Tag Archives: Mark Rudolph

Framed a nice piece of art

20 Jan

I ordered a niece piece of artwork from Go! Go! Illustration, at gogoillustration.com and put it in a photo frame. The artwork measured 28 by 18 cm.

Framed a nice piece of art

I’m mighty proud of Goatlord, drawn and inked by Mark Rudolph, who is from Ann Arbor Michigan in the United States.

I’m sure he’ll raise some eyebrows of visitors. Then I can tell them they can buy similar art for dirt cheap on Go! Go! Illustration. They even do commissions.

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Mark Rudogmatix

1 Nov

As promised some weeks ago, here is Mark Rudolph drawn as Dogmatix.

Mark Rudogmatix

The process involved massive sketching (until almost all the paper was filled with pencil lead), erasing with kneaded rubber, inking with a brush pen, scanning, threshold filter, and some creative retouch.

The sketching was the hardest to do, because I had to draw in the style of Dogmatix, while putting features of Mark in it. I used Mark’s drawing on the “Don’t Draw Like My Buddy” mug and an image I –ahem– got from the Interwebs of Dogmatix as templates and kept sketching until the result did both justice (in my opinion).

It is hard to explain, because it all happened in the “back of the brain”. Obviously, I have had enough drawing practice in the last few weeks so, that I was able to pull this off.

And it felt “right”.

It’s still crude, though, and would need several months of refinement to approach something what I would call “professional looking”.

That is all.

Double Zazzle Goodness

30 Oct

Two comics creators and podcasters, Jerzy Drozd and Mark Rudolph have a podcast about making comics, called the Art & Story podcast. To support the podcast, they ask for donations, but you can also buy stuff through their Zazzle store. Now Zazzle is present on different continents, including Europe and North America. So the shipping costs are always very reasonable.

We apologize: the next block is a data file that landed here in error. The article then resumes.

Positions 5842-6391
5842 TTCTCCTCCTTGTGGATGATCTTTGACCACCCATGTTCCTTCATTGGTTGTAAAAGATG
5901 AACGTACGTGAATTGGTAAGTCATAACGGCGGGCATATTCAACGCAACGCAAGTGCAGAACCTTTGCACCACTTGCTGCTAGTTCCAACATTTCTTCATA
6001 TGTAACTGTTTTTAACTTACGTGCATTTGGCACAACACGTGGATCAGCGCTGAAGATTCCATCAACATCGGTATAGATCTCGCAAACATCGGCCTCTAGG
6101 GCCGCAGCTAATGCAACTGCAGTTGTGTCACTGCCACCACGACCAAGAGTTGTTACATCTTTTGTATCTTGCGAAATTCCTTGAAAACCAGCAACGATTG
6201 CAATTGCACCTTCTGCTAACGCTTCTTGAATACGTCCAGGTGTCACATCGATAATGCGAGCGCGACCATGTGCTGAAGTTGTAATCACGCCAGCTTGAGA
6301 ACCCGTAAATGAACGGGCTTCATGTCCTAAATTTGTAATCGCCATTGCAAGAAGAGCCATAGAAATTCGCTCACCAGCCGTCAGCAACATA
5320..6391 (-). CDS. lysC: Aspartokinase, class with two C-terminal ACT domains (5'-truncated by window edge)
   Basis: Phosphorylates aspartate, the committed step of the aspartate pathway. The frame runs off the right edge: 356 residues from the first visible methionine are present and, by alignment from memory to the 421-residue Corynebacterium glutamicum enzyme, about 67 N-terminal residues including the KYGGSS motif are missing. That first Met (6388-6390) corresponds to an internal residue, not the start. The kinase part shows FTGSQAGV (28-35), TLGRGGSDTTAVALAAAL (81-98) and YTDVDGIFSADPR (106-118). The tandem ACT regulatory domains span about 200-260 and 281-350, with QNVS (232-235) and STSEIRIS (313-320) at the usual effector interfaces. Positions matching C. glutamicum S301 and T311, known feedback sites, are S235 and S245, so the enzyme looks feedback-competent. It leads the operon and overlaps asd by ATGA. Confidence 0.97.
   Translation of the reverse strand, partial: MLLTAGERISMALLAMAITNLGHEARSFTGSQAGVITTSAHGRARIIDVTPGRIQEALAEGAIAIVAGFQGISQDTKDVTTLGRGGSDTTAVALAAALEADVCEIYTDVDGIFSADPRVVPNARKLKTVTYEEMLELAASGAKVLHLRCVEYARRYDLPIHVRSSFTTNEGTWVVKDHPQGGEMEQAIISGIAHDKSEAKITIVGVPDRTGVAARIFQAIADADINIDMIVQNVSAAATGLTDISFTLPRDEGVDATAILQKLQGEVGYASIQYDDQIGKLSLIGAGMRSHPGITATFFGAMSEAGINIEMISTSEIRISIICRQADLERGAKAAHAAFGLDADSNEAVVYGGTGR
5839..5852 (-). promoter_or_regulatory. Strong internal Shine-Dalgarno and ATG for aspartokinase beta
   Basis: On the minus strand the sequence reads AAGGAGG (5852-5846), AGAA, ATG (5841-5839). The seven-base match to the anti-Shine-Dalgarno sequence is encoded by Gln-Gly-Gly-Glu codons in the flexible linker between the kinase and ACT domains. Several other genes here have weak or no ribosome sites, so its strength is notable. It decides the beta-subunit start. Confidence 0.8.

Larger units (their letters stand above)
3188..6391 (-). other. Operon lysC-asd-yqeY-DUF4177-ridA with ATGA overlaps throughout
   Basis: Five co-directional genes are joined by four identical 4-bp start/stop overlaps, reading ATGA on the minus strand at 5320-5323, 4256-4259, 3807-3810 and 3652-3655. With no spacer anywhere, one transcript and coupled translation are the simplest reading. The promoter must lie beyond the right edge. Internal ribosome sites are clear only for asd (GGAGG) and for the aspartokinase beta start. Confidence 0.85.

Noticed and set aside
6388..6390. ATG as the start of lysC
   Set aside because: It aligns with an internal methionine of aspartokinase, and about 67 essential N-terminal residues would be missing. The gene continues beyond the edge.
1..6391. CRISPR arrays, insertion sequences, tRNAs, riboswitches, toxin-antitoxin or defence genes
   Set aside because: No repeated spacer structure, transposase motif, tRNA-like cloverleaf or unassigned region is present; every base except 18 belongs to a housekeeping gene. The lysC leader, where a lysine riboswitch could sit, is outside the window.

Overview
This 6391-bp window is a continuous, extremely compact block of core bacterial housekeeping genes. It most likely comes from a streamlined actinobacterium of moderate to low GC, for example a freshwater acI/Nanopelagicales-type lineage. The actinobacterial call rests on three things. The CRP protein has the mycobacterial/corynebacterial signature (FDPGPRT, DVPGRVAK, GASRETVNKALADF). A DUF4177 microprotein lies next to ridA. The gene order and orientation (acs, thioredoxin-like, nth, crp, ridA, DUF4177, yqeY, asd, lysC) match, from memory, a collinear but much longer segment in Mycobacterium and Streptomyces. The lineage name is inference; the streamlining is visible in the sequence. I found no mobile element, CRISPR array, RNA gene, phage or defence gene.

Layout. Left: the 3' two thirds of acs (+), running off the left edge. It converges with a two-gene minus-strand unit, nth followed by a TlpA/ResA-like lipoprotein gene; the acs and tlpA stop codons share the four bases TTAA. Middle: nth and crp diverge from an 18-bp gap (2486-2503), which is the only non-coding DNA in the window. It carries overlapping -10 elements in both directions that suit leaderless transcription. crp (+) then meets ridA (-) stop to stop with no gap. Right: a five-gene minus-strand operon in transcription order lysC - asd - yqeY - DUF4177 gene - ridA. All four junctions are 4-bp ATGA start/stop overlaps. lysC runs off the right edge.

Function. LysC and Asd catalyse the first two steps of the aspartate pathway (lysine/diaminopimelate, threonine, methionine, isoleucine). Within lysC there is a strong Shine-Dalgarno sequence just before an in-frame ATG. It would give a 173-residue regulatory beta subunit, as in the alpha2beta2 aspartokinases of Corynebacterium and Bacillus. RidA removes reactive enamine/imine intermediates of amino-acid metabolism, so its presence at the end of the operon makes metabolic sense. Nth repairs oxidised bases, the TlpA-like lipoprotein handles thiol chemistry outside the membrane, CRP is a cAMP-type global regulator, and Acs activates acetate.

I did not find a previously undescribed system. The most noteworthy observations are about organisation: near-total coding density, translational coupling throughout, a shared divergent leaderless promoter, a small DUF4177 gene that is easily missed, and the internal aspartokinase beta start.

Double Zazzle Goodness

I’ve bought two designer mugs. The one on the left is art by the comics character Jared, the “Jared Comic” mug, and on the right you see the original “Don’t Draw Like My Buddy!” mug with Jerzy visible on this side (Mark is on the other side).

Now my coffee is going to taste even better, doubly better!!

That is all.

You’re not putting your fangs into this one!

1 Oct

You're not putting your fangs into this one!

Cats can be quite destructive if you let them do their own thing. My copy of the War comic is not going to be yet another cat toy. This one is for the human.

Go to markrudolph.com to order your copy of War.

Now I only have to find an appropriate frame for that nice inked drawing. Preferably one that can withstand grubby little cat paws.

I also did an “unveiling of” photo shoot.

The envelopBack of the envelopsealed frontsealed backincluded artworkFront of comic bookBack of comic bookYou're not putting your fangs into this one!

That is all.

The art of destruction

1 Oct

Before you can build something, you have to clear away some of the existing stuff.